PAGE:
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Between the Lines: Gun debate affects real people, not just pundits

Like many American children, I spent a lot of my childhood “playing guns” in my neighborhood, emulating my hero Davy Crockett.

I won the Indian Wars and died heroically in defense of the Alamo — all in the comfort of my backyard.  

Though I have fond memories of these games, until recently they were my only encounters with firearms, imaginative or otherwise.

To figure out where I stand in the gun-control debate, I spent my first day back in Athens learning the basics of shooting with Lloyd Culbertson, treasurer of the Athens County Friends of the NRA.

As Lloyd drove us up a winding road toward the shooting range, he explained to me his skepticism toward gun reform.

“I sympathize with those parents and grandparents of kids who were lost at Sandy Hook. I have youngsters of my own,” he said. “But these ‘solutions’ presented by politicians aren’t solutions at all. They will take the guns away from law-abiding citizens.”

Avoiding further conversation about politics, I made some small talk, learning that Lloyd had long been involved with shooting sports. In fact, he was responsible for teaching all 4-H shooting instructors in Ohio and had been nationally certified since the 1990s.

I turned my head and looked out at the hillside.  

“Dang, this guy is good,” I muttered to myself.

Sometimes, though, learning from the best doesn’t translate into guaranteed success.

As Lloyd unloaded his supplies at our destination, I snapped photos like a tourist. This was a strange land filled with crab-shooting ranges, spittoons, and taxidermies –– as a city boy, I loved every second of it.   

Lloyd explained safety protocol, then let me have at it — under his watchful eye.

Finally, 12 years after I last put away my “coon-skin hat,” I once again felt like Davy Crockett, taking aim at paper targets about 30 yards away.  

Unlike my boyhood hero, though, I was no crack-shot. My shots were precise, but were all at least a foot away from the bullseye.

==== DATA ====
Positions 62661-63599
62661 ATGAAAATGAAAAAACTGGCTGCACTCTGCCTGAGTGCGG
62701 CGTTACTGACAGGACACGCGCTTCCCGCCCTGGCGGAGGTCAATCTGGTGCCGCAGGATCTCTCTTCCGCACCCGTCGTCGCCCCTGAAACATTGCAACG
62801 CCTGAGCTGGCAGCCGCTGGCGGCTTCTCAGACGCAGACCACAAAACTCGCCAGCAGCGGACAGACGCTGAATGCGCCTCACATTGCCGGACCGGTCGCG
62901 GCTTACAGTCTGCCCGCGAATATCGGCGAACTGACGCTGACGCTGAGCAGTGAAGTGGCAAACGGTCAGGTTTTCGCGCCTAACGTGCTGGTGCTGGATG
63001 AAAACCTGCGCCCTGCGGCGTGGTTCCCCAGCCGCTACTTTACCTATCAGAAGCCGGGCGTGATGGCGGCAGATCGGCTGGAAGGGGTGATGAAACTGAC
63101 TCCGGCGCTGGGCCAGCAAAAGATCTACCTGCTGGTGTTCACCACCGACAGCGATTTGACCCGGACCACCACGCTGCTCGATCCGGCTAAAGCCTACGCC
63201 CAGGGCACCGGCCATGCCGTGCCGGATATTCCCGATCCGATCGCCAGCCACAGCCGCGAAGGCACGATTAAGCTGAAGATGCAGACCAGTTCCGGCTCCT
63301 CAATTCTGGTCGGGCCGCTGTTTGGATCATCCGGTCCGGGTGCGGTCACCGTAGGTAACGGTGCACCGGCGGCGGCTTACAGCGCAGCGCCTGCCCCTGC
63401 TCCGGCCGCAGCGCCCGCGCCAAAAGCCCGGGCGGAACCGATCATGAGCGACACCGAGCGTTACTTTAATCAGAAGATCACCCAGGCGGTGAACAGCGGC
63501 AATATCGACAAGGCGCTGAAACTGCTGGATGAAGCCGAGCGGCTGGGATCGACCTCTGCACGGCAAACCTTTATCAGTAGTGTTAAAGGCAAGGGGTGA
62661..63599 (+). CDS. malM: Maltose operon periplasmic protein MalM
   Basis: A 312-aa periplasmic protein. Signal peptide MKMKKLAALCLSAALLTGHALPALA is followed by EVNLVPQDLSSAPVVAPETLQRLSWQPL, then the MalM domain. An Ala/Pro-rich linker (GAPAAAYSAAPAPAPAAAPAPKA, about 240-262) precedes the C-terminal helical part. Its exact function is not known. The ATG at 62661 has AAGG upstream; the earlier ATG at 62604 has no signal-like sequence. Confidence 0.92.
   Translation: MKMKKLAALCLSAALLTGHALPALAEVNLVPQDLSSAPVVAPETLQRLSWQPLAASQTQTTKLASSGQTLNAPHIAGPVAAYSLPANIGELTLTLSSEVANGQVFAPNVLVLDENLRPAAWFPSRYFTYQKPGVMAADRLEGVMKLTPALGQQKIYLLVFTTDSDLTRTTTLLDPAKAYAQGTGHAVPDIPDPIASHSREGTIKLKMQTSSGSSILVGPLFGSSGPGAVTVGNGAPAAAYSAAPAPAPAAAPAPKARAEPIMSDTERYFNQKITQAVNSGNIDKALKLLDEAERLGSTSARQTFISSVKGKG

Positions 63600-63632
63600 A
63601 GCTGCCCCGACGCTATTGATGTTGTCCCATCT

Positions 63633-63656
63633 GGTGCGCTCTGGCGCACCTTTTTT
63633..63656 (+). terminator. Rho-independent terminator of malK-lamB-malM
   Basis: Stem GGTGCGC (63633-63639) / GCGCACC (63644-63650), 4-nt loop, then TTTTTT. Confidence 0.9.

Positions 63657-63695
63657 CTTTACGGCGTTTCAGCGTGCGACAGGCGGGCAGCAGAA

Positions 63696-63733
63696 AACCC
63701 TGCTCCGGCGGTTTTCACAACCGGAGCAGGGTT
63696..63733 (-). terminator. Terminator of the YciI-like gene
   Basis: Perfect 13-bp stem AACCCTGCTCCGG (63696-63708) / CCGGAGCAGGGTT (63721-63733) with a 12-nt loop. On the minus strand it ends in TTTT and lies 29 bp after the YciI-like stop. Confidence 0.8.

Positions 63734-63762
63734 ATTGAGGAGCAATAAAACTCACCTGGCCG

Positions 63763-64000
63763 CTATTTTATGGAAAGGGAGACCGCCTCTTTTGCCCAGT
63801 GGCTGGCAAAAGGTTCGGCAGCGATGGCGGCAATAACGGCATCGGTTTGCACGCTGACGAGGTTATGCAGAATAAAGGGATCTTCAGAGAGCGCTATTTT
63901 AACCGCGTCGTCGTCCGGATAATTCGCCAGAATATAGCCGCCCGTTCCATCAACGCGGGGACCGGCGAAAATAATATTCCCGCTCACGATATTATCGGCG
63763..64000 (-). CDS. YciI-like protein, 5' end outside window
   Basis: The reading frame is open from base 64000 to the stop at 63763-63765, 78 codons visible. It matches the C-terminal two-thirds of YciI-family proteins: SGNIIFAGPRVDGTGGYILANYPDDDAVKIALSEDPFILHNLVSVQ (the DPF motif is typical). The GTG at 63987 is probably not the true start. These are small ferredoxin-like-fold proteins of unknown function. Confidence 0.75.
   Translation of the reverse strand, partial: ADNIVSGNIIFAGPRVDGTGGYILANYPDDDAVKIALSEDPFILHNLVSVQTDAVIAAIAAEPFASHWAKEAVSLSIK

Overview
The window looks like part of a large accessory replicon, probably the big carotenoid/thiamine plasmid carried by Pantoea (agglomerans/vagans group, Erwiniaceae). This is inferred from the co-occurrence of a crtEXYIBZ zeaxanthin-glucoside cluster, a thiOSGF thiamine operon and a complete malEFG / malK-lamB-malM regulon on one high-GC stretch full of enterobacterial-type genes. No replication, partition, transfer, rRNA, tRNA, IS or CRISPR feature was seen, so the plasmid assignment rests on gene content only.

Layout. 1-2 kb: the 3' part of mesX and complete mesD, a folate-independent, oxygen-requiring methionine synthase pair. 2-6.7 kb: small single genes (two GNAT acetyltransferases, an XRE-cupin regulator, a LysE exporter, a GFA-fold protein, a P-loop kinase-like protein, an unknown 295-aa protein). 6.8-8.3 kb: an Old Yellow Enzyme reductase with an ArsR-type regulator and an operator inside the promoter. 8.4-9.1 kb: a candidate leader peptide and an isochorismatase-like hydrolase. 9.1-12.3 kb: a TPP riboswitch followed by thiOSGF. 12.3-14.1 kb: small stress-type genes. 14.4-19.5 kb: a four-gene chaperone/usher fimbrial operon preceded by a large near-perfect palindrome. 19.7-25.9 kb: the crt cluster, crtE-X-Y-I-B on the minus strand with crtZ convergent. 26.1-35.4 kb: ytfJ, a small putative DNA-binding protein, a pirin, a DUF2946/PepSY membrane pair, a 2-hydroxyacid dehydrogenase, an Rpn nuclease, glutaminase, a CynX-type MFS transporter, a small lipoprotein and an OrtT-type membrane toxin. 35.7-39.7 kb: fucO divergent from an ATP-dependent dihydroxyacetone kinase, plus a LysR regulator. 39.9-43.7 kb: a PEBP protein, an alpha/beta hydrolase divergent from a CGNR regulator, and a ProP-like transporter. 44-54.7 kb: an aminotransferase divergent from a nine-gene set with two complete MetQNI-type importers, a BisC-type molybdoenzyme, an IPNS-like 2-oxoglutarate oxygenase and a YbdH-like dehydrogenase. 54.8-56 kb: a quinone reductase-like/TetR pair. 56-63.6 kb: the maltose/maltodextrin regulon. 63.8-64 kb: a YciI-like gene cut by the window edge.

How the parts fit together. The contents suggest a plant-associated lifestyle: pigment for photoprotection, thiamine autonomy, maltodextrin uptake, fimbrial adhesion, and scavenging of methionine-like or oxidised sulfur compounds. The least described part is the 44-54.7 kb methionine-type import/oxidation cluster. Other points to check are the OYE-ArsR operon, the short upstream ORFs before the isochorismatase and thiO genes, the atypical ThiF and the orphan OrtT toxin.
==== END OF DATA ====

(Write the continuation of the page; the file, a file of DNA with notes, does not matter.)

After I had my fill with the .22, Lloyd brought out his .45 caliber muzzleloader.  

A few days earlier, Lloyd described a gun as “a tool that is to be respected.”  I was about to learn that lesson the hard way.

I lined up the sights, held my breath briefly, and pulled the trigger firmly.  


In the midst of the smoke, I grabbed my forehead and felt blood trickle down my nose. The recoil of the gun proved to be too strong for a city boy like me.

Our day of shooting wound down from there, but not before I asked Lloyd about his relationship with guns.

“I don’t go to bed at night dreaming of whacking a burglar,” he said. “In fact, I dread it; but I want to have the comfort of knowing that I can do what I need to do to keep my family safe.”

I decided that I could respect that. Anyone who is willing to risk his or her life to protect his or her family is a hero in my book.  

I’m not sure what will happen to guns in the coming weeks –– I’m still not even sure where I stand on the issue –– but I hope that there will be as many Lloyd Culbertsons as Joe Bidens involved in the national discussion.

Samuel Howard is a freshman studying journalism and a reporter for

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